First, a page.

Immigration is one of the most important ways in which Canada will grow its population in the decades ahead. Canada needs a system that is easy to navigate, provides a positive and welcoming experience, and encourages immigrants to stay.
Indicators in this section assess factors that attract immigrants to Canada, and the experience and well-being of immigrants once they arrive.
The report discusses opportunities to increase permanent immigration in the context of Covid-19 and the challenges immigrants have faced during the pandemic. It also considers the barriers immigrants face in fully contributing their knowledge and skills to our society and economy.
The gap between immigrants and non-immigrants with a bachelor’s degree or higher grew between 2011 and 2016. The gap has fluctuated over the last two decades.
In 2016, there was a difference of $14,409 between the median employment income of immigrants and non-immigrants who held a university certificate, diploma or degree at a bachelor level or higher.
Narrowing the income gap between immigrants and non-immigrants with comparable educational attainment.
Persistent over-qualification of immigrants (immigrants holding jobs that require lower levels of education than what they possess) is an issue reflected in the gap. There are typically wider gaps for immigrants admitted in the family and refugee class than in the economic class, and for racialized immigrants. Across all immigration classes, the income gap is larger for women than men. This means that the human capital potential of immigrants is not being fully or effectively used and the skills of immigrants are not being effectively matched to labour market needs.
Canada's immigration retention rate is generally high. On average, almost half of immigrants in the five provinces with the lowest retention rates depart within five years and frequently to other provinces. While some provinces with low retention rates have improved retention in recent years, more attention is still needed to raise retention to levels comparable to the country overall.
The average retention rate for immigrants who arrived five years earlier was 52.4% in 2016 in the provinces with the five lowest retention rates (Prince Edward Island, New Brunswick, Newfoundland and Labrador, Nova Scotia, and Manitoba)
More even retention across Canada aligning to the overall Canadian retention rate, which was 85.9% of immigrants who had immigrated five years earlier in 2016.
Immigrant retention is an important indicator of success, but there are significant regional variations. While national-level retention paints a positive picture, Canada’s future prosperity depends on the ability of all provinces to retain immigrants—particularly in parts of the country where need is likely to be higher. There has been some success in retaining immigrants regionally through the Provincial Nominee program and Atlantic Immigration Pilot.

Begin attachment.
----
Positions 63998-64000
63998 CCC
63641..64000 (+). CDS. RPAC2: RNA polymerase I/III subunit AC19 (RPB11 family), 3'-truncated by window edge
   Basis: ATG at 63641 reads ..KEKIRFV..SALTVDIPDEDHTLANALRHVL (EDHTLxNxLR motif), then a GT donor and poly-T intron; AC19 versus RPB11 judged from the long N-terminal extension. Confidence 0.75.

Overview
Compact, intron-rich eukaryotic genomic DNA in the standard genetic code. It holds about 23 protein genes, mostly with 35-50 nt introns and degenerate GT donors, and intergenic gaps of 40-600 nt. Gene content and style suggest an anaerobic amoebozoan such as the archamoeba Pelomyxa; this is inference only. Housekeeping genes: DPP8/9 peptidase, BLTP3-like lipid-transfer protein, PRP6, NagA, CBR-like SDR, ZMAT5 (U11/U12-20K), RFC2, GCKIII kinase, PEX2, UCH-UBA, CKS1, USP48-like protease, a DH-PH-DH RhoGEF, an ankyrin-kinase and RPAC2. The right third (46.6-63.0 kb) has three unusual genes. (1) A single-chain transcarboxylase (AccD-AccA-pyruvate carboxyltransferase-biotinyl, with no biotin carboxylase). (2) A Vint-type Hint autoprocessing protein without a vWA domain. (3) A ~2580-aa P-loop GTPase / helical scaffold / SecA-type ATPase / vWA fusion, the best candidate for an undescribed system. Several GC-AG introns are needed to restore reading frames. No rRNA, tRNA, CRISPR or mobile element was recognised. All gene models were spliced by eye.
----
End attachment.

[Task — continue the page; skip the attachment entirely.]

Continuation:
Canada has seen significant growth in the number of new permanent residents who previously had international student status in Canada. The number of new permanent residents admitted who previously had international student status doubled between 2015 and 2019.
Canada admitted 58,515 permanent residents in 2019 who had previously held a study permit.
Trending toward increasing admissions of permanent residents who held study permits in the past.
Policy changes over the last 20 years, and particularly in more recent years, have made international student migration to Canada a clearer pathway for potential permanent immigration. International student numbers have grown substantially since then, and international student migration will be an important contributor to Canada’s future growth and prosperity.
Canada was at the top of Gallup's Migrant Acceptance Index in 2019.
Canada ranked 1st in the 2019 edition of Gallup's Migrant Acceptance Index with a score of 8.46 (out of a possible 9.0).
Top 5 countries on Gallup's Migrant Acceptance Index.
Threshold: 5th on the index was Sierra Leone with a score of 8.14 in 2019.
The Migrant Acceptance Index assesses societal acceptance based on three questions: whether people think migrants living in their country, becoming their neighbours and marrying into their families are positive or negative. Migrant acceptance is closely connected to the well-being of immigrants. While migrant acceptance is high in Canada, many immigrants still face challenges stemming from discrimination and systemic racism.
Canada is currently in the OECD's top 10 based on data analyzed by the OECD between 2008 and 2015.
Canada ranked 6th out of 33 OECD countries in terms of reported life satisfaction among the foreign-born population.
Canada's foreign-born population reports a mean score of 7.3 (on a scale from 0 to 10) in terms of life satisfaction as of 2018.
Top 10 of OECD countries.
Threshold: 10th in the OECD as of 2018 was the United States with a mean score of 7.0.
Life satisfaction is a key measure of whether immigrants are succeeding in their arrival destination, factoring into retention, integration and overall well-being. While immigrant life satisfaction is high in Canada, there is still a gap in self-reported life satisfaction between immigrants and those born in Canada.
Canada has declined in rankings in recent years but remains among the top 10 countries in terms of its reputation.
Canada ranked 6th out of 55 countries in 2019.
Top 10 of RepTrak's country rankings.
RepTrak global reputation rankings are based on public opinion data and are published annually in Forbes Magazine. Canada’s strong reputation can be leveraged for attractiveness as an immigration destination, as well as for investment, exports and tourism.